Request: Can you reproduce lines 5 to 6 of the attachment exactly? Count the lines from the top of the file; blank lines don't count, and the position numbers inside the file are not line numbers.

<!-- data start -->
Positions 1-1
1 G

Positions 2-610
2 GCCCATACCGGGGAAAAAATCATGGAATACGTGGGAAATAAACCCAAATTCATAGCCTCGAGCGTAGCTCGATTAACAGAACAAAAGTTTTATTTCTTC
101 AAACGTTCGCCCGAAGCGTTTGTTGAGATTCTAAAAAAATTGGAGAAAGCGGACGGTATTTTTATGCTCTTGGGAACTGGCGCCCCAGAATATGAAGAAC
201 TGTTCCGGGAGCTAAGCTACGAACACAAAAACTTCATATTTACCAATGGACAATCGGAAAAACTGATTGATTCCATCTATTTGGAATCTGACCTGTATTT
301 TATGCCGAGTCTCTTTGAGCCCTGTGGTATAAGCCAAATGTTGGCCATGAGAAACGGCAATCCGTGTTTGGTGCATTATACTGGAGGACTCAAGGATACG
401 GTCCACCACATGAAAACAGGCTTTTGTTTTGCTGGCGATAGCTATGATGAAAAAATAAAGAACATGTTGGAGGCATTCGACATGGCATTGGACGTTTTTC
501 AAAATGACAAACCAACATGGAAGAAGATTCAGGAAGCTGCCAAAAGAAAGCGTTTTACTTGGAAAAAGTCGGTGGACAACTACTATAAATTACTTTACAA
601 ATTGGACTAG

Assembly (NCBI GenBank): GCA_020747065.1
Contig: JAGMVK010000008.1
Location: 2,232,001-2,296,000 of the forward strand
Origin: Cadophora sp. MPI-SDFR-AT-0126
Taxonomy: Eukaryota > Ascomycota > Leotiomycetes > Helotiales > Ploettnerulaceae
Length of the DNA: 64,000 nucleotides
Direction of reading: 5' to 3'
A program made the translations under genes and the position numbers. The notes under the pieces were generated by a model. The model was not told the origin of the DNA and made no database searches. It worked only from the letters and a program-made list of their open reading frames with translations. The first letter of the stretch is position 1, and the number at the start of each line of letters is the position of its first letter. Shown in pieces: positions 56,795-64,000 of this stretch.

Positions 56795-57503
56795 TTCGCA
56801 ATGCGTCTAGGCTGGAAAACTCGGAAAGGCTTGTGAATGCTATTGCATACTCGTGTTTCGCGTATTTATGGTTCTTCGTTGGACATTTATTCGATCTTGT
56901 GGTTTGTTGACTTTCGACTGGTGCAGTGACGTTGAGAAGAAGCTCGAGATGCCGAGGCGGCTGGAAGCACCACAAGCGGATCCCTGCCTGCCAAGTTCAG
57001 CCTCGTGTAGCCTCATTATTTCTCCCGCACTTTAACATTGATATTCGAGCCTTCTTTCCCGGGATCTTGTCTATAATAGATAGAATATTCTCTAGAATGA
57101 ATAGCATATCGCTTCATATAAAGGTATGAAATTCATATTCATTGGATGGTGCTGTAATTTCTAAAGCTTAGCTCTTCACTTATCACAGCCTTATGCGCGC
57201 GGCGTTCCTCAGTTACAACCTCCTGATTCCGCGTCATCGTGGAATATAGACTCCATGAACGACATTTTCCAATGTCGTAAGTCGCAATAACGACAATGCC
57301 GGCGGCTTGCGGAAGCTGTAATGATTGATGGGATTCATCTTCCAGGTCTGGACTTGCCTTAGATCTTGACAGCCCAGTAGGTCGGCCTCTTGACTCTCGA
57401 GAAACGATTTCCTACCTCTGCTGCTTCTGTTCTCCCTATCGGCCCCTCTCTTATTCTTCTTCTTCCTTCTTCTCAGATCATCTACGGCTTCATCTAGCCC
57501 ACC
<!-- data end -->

101 AAACGTTCGCCCGAAGCGTTTGTTGAGATTCTAAAAAAATTGGAGAAAGCGGACGGTATTTTTATGCTCTTGGGAACTGGCGCCCCAGAATATGAAGAAC
201 TGTTCCGGGAGCTAAGCTACGAACACAAAAACTTCATATTTACCAATGGACAATCGGAAAAACTGATTGATTCCATCTATTTGGAATCTGACCTGTATTT